Talking With Children About Their Parent’s Mental Health
Parents often worry that openly talking with children about their parent’s mental health illnesses will make things worse. However, when parents and families are supported to have these conversations and offered accurate information, the opposite is true. Rose Cuff, Executive Director of Satellite Foundation offer some ideas on how parents, carers and family members can discuss mental illness or mental health challenges with the children and young people in their lives.
Parenting, mental health and shame
The first thing to say is that all parents struggle in their parenting role at some point. Life throws up big challenges and can test parents, their relationships inside and outside the family and their life goals. It is also fair to say that the areas in life where parents, carers and family members are thriving – their strengths and their creativity – are most easily and quickly overlooked by themselves and those around them, including the health professionals to whom they might turn to for support.
Experiencing mental health challenges is very often accompanied by feelings of shame, judgement, blame and fear. This can be amplified if you are also a parent – assumptions can be made that you will automatically not be a ‘good enough’ parent. The uniqueness of each person’s experience with mental health challenges can be lost, misunderstood and miscommunicated. So, talking about it becomes the ‘elephant in the room’ – for friends, colleagues, family members and especially, for children.
Why discuss mental health with children?
All parents at some time in their parenting life will come across issues that are challenging to talk about with children. Many of the issues that used to be taboo and difficult to discuss with children such as sex, death and substance use are more openly discussed by parents and educators and, because of that, are less confusing. However, mental health and in particular mental ill-health are still poorly understood by most people.
This and the accompanying stigma of mental illness can prevent people talking about it, its effect on families and on the person with the illness. It can mean people don’t ask for help when it might be most needed. Additionally, how mental health is described and (mis)understood, including the terms used, will vary enormously across cultural contexts. Language is used interchangeably throughout this – mental ill health, emotional and social wellbeing, mental health challenges, mental illness, mental distress. You can use the language that best fits for you and your family.
Children worry less about something if they understand it. Providing children with opportunities to talk with their parent(s) or other trusted adults about times parents struggle or are unwell, may help reduce their worries. If children don’t understand and don’t have things explained to them, they may fill their gaps in knowledge with information that is wrong. They may believe that they are to blame for the struggles they are seeing around them. Children may believe that they will go on to develop the same mental health challenges as their parent. They may also believe, in the absence of an explanation, that their parent who goes into hospital because they are sick is going to die, because their sick grandparent died in hospital. Children often express great relief at knowing that their parent is safe and receiving help, in whatever form, and to know that it is not their fault.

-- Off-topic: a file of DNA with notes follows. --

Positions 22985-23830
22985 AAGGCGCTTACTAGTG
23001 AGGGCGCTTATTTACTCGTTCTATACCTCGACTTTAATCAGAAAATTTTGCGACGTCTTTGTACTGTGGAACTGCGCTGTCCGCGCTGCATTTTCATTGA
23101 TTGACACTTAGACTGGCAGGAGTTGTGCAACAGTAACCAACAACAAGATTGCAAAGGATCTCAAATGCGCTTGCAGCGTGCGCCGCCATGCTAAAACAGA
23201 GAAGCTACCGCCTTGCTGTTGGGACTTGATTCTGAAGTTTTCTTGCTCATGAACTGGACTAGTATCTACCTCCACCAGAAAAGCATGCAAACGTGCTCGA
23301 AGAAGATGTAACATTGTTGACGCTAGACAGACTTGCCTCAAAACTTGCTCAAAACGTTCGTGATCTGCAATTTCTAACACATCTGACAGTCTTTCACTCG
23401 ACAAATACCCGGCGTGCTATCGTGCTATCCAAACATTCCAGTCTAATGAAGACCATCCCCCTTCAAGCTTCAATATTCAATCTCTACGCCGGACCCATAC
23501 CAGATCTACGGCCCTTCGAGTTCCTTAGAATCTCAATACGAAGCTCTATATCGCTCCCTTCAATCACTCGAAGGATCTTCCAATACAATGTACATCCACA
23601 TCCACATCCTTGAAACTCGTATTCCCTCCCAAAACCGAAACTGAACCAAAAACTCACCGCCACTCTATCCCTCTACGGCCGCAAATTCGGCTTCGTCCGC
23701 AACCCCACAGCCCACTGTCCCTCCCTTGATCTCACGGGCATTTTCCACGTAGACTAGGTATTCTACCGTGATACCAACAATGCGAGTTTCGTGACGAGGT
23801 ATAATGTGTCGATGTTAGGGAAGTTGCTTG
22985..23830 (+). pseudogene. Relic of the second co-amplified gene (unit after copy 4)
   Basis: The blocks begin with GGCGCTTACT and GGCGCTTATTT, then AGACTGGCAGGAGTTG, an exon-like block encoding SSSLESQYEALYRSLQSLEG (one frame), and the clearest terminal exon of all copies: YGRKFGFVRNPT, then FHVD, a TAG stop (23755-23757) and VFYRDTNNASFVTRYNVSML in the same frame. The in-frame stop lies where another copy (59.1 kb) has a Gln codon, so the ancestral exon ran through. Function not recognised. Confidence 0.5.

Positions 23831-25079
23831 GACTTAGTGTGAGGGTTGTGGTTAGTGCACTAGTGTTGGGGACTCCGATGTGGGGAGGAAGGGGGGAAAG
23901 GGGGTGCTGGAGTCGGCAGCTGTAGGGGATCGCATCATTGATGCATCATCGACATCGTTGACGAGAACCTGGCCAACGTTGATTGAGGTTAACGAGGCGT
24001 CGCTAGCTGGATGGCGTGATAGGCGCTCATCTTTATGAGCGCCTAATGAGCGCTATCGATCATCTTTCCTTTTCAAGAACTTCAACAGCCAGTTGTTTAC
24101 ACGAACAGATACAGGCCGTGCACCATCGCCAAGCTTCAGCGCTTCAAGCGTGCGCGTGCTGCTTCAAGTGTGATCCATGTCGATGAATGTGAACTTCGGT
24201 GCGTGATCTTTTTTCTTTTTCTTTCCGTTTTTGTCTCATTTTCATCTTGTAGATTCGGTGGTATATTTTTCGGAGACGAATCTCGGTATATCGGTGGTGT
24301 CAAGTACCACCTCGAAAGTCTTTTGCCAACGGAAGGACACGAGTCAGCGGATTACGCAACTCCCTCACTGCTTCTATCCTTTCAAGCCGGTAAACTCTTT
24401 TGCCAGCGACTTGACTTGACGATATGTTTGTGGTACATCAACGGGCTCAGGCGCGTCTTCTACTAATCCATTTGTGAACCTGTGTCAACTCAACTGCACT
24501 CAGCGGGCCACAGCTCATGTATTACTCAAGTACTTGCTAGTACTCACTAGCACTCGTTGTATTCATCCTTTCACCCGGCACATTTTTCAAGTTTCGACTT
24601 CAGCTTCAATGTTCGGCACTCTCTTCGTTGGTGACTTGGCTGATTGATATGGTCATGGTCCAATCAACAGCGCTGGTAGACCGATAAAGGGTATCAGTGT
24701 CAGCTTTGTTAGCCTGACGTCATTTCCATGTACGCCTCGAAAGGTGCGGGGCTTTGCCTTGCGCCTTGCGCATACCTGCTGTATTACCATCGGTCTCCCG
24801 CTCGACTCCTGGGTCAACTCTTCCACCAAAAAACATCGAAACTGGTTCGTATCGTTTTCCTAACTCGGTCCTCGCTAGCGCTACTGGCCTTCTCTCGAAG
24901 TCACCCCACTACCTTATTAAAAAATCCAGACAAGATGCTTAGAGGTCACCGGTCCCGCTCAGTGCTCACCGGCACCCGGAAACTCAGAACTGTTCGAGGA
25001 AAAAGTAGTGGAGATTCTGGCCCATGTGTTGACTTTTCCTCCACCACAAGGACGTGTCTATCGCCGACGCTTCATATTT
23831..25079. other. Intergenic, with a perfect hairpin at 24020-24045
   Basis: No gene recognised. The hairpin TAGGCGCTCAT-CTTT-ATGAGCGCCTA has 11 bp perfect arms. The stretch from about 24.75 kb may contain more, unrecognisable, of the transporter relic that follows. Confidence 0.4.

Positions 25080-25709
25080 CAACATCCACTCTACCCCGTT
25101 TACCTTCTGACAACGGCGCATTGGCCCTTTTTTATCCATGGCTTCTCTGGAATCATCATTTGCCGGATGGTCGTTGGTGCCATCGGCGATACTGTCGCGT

Parents too who are living with mental ill-health worry about the effect this may have on their families and on their children. They often talk about the shame they feel and, like children who do not have enough correct information, blame themselves for their struggles with their mental health. Too often parents easily forget all the great things they are doing as a parent. They may think that if they talk openly about their illness that their children will be frightened, confused, embarrassed, or would not understand. This can lead understandably to silence and isolation.
“I used to think that it was my fault but now I’m older and I know that it’s not my fault.”
It can be hard to find the right words when talking with children about their parent’s mental health. Adults often find it difficult to talk to other adults about mental health struggles, and many parents have expressed anxiety about talking with children about their parent’s mental health. This is understandable. A good start is the parent and other adults in the family finding out as much as they can about mental health and mental ill-health and thinking about how they might share this safely with children. It is important to carefully consider language – what is already used in the family/by the child to describe mental health challenges and what feels most comfortable, for both adults and children. Be encouraged by knowing that children are better off with simple, accurate, age-appropriate information. This is almost always best coming from their parent/s or other significant adults from their family, friend or supporter network.
Most children are resilient. As a parent or carer, you would know that children often sense problems (they are such noticing beings!). Child and family research tells us that children benefit from understanding what is happening in their family, including the difficulties, in ways they can comprehend.
Some key messages that help when talking with children about their parent’s mental health